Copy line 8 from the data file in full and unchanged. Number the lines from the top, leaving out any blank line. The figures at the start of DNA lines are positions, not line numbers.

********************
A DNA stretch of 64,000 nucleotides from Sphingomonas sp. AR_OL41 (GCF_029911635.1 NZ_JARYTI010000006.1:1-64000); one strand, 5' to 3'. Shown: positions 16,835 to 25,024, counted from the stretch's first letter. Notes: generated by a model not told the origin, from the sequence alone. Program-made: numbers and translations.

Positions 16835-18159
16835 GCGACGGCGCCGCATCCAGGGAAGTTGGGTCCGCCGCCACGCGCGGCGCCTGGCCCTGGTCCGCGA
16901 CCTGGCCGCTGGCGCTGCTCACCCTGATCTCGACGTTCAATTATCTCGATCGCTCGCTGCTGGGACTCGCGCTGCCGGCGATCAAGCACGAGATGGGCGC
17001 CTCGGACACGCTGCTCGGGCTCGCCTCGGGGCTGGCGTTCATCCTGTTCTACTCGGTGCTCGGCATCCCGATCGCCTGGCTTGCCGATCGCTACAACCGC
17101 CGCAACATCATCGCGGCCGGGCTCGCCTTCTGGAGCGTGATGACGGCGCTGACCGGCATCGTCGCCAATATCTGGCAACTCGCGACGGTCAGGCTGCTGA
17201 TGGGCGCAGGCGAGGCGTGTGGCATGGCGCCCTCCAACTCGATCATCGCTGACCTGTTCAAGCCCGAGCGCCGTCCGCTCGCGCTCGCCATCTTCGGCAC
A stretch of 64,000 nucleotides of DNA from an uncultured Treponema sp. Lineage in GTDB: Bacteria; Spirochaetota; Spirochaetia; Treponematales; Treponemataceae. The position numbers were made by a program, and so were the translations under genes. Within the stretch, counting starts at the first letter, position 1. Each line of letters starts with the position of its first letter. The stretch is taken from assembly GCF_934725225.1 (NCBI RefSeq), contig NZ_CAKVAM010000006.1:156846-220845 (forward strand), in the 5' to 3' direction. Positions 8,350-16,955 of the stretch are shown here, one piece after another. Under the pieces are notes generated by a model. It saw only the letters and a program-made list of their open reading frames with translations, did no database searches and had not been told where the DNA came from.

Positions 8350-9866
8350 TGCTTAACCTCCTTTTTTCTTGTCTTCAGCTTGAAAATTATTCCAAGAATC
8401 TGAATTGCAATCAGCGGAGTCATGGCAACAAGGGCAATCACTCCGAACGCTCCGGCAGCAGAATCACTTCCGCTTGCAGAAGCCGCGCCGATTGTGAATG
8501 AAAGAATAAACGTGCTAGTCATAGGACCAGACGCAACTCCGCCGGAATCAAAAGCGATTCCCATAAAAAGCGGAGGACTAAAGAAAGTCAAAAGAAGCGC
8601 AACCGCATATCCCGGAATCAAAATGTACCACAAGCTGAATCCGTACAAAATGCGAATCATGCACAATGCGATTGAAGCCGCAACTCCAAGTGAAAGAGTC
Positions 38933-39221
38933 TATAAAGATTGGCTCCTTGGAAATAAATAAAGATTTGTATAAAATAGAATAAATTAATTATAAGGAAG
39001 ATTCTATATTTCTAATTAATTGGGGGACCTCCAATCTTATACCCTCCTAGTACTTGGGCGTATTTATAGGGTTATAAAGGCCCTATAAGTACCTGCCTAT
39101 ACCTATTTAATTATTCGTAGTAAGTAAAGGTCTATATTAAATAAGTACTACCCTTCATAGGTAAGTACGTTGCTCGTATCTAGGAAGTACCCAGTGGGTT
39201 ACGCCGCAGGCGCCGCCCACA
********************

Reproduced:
A stretch of 64,000 nucleotides of DNA from an uncultured Treponema sp. Lineage in GTDB: Bacteria; Spirochaetota; Spirochaetia; Treponematales; Treponemataceae. The position numbers were made by a program, and so were the translations under genes. Within the stretch, counting starts at the first letter, position 1. Each line of letters starts with the position of its first letter. The stretch is taken from assembly GCF_934725225.1 (NCBI RefSeq), contig NZ_CAKVAM010000006.1:156846-220845 (forward strand), in the 5' to 3' direction. Positions 8,350-16,955 of the stretch are shown here, one piece after another. Under the pieces are notes generated by a model. It saw only the letters and a program-made list of their open reading frames with translations, did no database searches and had not been told where the DNA came from.